Viruses, particularly lentiviral vectors, can also be used to incorporate shRNA (small hairpin RNA) transgenes into cells of interest. The shRNA can encode miRNA genes and, once incorporated into the genome, will be transcribed and processed in similar ways to endogenous miRNAs. There appears to be several advantages of using shRNA to knockdown gene expression. One major advantage of using shRNA is that only a small number of integrated shRNA are required for continuous and prolonged gene knockdown without repeated dosing. Also, shRNA appears to be more efficiently loaded onto RISC compared with siRNA. Strong immune responses to the type of viral vector or prior immunity to pathogens such as adenovirus may limit the use of certain viral vectors. An example of the issues linked to the adenoviral delivery platform is the failed STEP trial, which aimed to deliver HIV-1 antigens to HIV-1-negative hosts in the hope of developing an effective immune response against HIV-1. Those patients administered the vaccine construct with high preexisting adenoviral antibody titres had a higher rate of HIV-1 acquisition compared with patients with low titres – a finding that is currently being heavily investigated [73–75].

Examples of selective delivery systems already developed include aptamers, antibody fragments and nanoparticles. Aptamers are structured RNA ligands that bind to specific cell surface receptors and can be conveniently covalently linked to small RNA molecules [76]. The binding of aptamers to cell surface receptors leads to release of the small RNA once the aptamer is internalized into the cell. Antibody fragments have also been used as a specific delivery method for small RNAs. The fragment antigen-binding (Fab) portion of an antibody contains the unique antigen binding site and this Fab fragment has been conjugated to positively charged protamines that, in turn, link to the negatively charged small RNA molecules [77]. Nanotechnology has allowed the development of nanoparticles that have also been used with success to deliver small RNAs in vivo[78]. These nanoparticles can be coupled with cell type-specific ligands, such as antibodies, and carry small RNAs to the tissue of interest [79]. Pseudotyping of lentiviruses to contain proteins that target molecules also has the potential to target specific tissues with a small RNA of interest [80].

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Off-target effects of microRNAs used as therapeutics

Each miRNA may have hundreds of mRNA targets with the possibility that manipulating miRNA levels in-vivo will cause unintended adverse events. These ‘off-target’ effects remain a major impediment to future clinical applications. The seed region of a candidate miRNA may not only just bind to complementary mRNAs of the intended target mRNA leading to translational repression but may also possibly bind to other mRNA targets leading to unintended gene silencing effects. The introduction of exogenous single-stranded or double-stranded RNA can lead to the upregulation of type I IFNs, which in general terms lead to an antiviral phenotype that may not lead to the desired outcome.

Adverse events using RNAi therapeutics have already been noted. In one study in mice which utilized 49 adeno-associated virus shRNAs (directed to six targets within the liver), 36 of these 49 shRNAs were associated with an adverse event due to the shRNA itself, including 23 shRNAs that eventually led to death mostly due to acute liver failure a [81]. The authors speculated that there may have been oversaturation of endogenous small RNA pathways and that this can be reduced by keeping the shRNA dose to a minimum.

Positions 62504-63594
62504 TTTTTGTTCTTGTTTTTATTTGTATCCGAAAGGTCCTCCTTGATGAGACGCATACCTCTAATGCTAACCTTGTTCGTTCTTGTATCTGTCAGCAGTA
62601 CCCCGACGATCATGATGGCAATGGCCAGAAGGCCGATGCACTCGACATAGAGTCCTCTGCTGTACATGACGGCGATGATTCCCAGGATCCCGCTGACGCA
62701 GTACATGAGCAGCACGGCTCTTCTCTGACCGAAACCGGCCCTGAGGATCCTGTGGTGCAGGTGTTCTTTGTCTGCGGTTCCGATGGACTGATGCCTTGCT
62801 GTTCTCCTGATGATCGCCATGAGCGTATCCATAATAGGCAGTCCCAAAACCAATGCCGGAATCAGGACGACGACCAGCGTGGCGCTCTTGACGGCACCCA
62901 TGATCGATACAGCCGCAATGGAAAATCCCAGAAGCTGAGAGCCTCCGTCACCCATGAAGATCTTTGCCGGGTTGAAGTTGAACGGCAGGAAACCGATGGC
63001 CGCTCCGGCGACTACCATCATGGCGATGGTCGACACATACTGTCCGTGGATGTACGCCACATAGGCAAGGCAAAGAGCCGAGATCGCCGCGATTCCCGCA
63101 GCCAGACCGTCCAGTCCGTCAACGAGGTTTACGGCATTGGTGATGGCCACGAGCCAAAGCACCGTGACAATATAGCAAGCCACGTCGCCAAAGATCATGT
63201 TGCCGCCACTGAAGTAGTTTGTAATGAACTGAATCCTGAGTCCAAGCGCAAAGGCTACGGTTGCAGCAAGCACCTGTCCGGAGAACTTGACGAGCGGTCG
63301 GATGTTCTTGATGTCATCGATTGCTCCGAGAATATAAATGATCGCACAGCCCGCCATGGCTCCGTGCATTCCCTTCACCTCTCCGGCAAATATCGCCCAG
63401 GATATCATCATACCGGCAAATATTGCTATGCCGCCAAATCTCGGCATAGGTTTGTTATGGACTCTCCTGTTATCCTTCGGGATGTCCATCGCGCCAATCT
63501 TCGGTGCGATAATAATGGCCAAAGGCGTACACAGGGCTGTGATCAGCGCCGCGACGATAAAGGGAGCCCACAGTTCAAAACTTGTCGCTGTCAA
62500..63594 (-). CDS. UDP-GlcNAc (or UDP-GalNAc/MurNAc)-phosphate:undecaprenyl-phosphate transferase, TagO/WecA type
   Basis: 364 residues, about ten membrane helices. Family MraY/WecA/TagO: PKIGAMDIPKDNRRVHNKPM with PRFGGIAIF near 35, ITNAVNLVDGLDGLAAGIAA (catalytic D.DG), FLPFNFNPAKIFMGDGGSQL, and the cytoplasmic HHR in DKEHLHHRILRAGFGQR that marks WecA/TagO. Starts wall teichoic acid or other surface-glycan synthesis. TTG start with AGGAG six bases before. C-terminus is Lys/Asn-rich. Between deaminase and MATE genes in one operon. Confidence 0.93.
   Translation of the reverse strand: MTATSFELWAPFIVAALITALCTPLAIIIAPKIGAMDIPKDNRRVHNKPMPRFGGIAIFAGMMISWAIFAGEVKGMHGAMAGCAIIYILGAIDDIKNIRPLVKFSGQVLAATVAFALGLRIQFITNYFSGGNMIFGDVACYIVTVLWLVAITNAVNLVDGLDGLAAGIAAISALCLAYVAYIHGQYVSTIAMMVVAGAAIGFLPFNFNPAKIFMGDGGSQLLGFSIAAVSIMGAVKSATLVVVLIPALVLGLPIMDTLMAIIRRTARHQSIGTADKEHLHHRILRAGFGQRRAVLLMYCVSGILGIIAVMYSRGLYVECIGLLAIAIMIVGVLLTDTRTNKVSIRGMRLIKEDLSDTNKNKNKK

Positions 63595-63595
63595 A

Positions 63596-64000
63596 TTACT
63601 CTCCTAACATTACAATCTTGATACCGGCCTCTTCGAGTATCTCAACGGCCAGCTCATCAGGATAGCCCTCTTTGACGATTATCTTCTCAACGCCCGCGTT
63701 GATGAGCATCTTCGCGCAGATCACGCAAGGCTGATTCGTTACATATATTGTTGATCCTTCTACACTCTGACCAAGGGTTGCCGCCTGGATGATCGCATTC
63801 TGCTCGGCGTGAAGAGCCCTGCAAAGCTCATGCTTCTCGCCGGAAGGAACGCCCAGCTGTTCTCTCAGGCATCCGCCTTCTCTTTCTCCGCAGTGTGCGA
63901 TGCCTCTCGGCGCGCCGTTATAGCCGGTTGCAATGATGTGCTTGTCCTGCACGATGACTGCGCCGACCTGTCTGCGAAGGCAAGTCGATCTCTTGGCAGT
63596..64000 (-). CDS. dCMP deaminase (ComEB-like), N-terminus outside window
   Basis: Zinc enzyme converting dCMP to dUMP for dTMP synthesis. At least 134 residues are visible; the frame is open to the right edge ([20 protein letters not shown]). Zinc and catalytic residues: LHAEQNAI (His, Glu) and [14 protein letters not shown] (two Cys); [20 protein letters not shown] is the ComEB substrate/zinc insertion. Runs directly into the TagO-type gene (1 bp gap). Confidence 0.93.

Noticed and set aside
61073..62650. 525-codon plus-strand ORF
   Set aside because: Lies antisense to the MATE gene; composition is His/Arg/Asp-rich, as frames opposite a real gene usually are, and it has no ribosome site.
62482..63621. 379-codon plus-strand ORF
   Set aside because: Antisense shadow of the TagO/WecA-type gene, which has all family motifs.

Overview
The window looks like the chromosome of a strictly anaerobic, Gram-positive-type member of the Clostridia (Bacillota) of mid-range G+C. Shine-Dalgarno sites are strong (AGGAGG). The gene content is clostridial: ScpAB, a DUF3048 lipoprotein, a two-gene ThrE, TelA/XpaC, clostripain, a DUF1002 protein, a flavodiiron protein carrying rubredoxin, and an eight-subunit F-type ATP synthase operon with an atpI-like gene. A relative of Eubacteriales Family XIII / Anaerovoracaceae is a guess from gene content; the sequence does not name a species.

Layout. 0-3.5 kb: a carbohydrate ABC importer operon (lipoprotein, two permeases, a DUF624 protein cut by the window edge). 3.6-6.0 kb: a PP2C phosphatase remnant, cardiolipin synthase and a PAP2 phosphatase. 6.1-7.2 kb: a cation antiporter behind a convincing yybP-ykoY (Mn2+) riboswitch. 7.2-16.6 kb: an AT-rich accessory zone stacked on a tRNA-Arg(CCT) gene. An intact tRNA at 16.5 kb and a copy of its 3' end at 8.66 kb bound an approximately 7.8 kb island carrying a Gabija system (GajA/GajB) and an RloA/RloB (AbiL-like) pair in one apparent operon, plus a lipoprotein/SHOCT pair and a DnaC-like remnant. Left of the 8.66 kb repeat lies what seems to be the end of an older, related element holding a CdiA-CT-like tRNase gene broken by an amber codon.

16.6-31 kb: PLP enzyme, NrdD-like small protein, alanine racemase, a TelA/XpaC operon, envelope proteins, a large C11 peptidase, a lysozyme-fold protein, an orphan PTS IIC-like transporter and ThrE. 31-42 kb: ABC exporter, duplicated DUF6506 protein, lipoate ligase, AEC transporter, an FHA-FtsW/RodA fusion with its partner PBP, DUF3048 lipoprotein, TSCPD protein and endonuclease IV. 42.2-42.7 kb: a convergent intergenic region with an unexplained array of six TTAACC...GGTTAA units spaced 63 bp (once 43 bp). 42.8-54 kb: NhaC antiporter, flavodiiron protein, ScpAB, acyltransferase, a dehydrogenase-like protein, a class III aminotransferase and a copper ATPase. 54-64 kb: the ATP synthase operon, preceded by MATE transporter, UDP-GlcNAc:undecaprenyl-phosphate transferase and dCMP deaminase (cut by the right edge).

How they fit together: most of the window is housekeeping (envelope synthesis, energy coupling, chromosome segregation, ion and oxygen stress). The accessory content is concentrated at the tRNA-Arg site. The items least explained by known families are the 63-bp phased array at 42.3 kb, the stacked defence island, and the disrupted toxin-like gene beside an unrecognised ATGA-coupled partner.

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Conclusion

In the last decade, it has become clear that miRNAs play a vital role in regulating gene expression. Compared with other areas of medicine, such as cancer research in which there have been major insights into understanding the role between miRNAs and disease, important interactions between HIV-1 infection and miRNAs have only started to emerge. The major benefits regarding the interplay between HIV-1 and miRNAs with regard to diagnostics, prognostics and therapeutics are still to be realized. miRNAs play an important regulatory role in normal homeostasis with regard to maintaining protein expression within cells. They are also clearly altered in cells infected with HIV-1, contributing to the pathological decline in function. However, it is impossible to characterize all HIV-1-infected cells in the same way, as it appears that each individual cell type has a unique miRNA profile. In some situations and within certain cell types, they have a potential beneficial role in combating HIV-1. The presence and function of HIV-1-derived viral miRNAs remain to be fully elucidated, but there is much enthusiasm that newer, more sensitive detection techniques (such as deep sequencing) will give more insight into their potential role in pathogenesis. Several lines of evidence suggest that manipulating miRNAs may provide a novel approach to treating HIV-1 infection. Potential therapeutic uses of miRNAs may be hampered by off-target effects from seed region matches to mRNAs unintentionally targeted. Although the future is promising, the use of small RNA therapeutics still has a number of limitations that must be overcome.

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Acknowledgements

S.S., D.D.M and A.D.K. reviewed the literature. D.D.M. prepared the diagrams with assistance from S.S. and A.D.K. The manuscript was written by S.S. with input from D.D.M and A.D.K.

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Conflicts of interest

There are no conflicts of interest.

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Keywords:

CD4+ T cell; HIV-1; microRNA; monocytes; neurons; peripheral blood mononuclear cells

© 2012 Lippincott Williams & Wilkins, Inc.